As technology vendors, cloud service providers, analytics firms, network equipment makers, industrial equipment OEMs and telcos compete for leadership in IoT markets, the next few years will be critical. Bain believes the market for IoT hardware, software, systems integration, and data and telecom services could grow to $520 billion in 2021, more than double the $235 billion spent in 2017.
To reach that scale, however, market leaders will need to continue to make gains while expanding their industry-specific offers. Incumbents across categories who cannot move quickly enough to address customers’ needs are likely to get leapfrogged by more nimble competitors. Device makers, in particular, run the risk of seeing software and analytics competitors capture the value of solutions, leaving them to deliver lower-profitability hardware components.
The right actions vary, of course, from one company’s situation to another. But three themes are nearly universal for IoT vendors.
Focus on getting a few industries right. Customizing use cases for each industry and packaging systems intelligently are emerging as keys for success. Leading vendors are targeting their technologies on fewer industries than before — a welcome change that will allow them to deliver offerings better suited to customers’ needs. They should continue to narrow their focus: More than 80% of vendors still target four to six industries — too many to build depth rapidly (see Figure 1). Focusing on two or three verticals allows vendors to gather significant industry expertise, which can help them maintain a competitive edge against the more generic offers by cloud service providers.
Develop end-to-end systems. As vendors gain experience implementing IoT systems in specific industries, they can develop cost-effective end-to-end packages with partners — something that buyers have been clamoring for. Many IoT deployments require customization, usually based on the industry. More than 60% of customers say the technologies they buy are at least 25% customized. When vendors explore the particular use cases of an industry, they learn about the different data sets required, the sensors measuring it and how to process it to glean valuable insights. From this, they discover what’s transferrable to the next customer. They can then create standard packages, reducing customization requirements, shortening sales cycles and increasing the likelihood of success.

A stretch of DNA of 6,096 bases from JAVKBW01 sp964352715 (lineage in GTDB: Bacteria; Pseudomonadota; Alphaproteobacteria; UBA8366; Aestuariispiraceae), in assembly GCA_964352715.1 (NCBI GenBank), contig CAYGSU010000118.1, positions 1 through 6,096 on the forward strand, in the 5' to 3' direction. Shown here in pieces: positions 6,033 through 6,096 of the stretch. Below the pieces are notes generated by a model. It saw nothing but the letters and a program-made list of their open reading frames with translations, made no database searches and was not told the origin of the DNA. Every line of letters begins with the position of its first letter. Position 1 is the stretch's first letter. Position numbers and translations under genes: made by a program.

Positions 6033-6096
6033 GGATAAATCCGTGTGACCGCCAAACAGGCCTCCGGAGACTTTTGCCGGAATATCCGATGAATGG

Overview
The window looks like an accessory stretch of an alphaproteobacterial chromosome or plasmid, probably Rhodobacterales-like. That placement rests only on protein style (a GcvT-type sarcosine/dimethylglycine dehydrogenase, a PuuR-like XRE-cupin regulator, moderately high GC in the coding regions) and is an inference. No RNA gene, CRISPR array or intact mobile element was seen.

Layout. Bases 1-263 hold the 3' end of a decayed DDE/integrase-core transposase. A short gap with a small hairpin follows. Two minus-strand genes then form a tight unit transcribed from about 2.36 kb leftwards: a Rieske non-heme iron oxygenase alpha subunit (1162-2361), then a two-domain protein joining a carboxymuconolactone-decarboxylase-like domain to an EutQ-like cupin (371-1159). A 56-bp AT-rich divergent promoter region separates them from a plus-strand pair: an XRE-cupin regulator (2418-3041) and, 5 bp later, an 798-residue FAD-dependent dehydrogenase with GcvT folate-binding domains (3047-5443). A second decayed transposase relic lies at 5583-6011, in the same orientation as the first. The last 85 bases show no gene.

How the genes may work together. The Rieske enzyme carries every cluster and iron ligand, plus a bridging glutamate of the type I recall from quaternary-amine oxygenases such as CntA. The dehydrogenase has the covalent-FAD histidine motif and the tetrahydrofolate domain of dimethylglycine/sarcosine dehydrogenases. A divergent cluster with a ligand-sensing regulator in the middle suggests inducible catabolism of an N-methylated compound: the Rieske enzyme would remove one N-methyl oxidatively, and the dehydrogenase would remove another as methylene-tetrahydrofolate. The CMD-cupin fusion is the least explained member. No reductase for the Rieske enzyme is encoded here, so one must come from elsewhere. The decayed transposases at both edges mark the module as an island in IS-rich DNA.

Several companies are showing how to adapt technology to markets in this way through partnerships and acquisitions. IBM Watson, for example, develops proofs of concept with customers and applies those lessons to develop industry playbooks that include multiple use cases. IBM Watson’s concept work with Samsung, for example, informed later work with elevator company Kone and French railroad operator SNCF. Verizon chose acquisitions as a way to gain deep expertise in telematics, buying Hughes Telematics, Fleetmatics, Telogis and Movildata to boost its fleet management.
Prepare to scale by removing barriers to adoption. Customers and vendors alike believe that progress has been slower than they had expected in overcoming the main barriers to adoption (see the Bain Brief “How providers can succeed in the internet of things“). However, vendors have more experience with operational considerations today than they had two years ago, and customers have a better understanding of the necessary investments. Customers also have more realistic expectations about the returns they can expect.
Leading vendors will translate that experience into repeatable playbooks that address their customers’ concerns about security, integration and returns on investment. Understanding these pain points is the first step; addressing them and baking them into end-to-end offerings will position technology providers to deliver cost-effective IoT systems that can scale.
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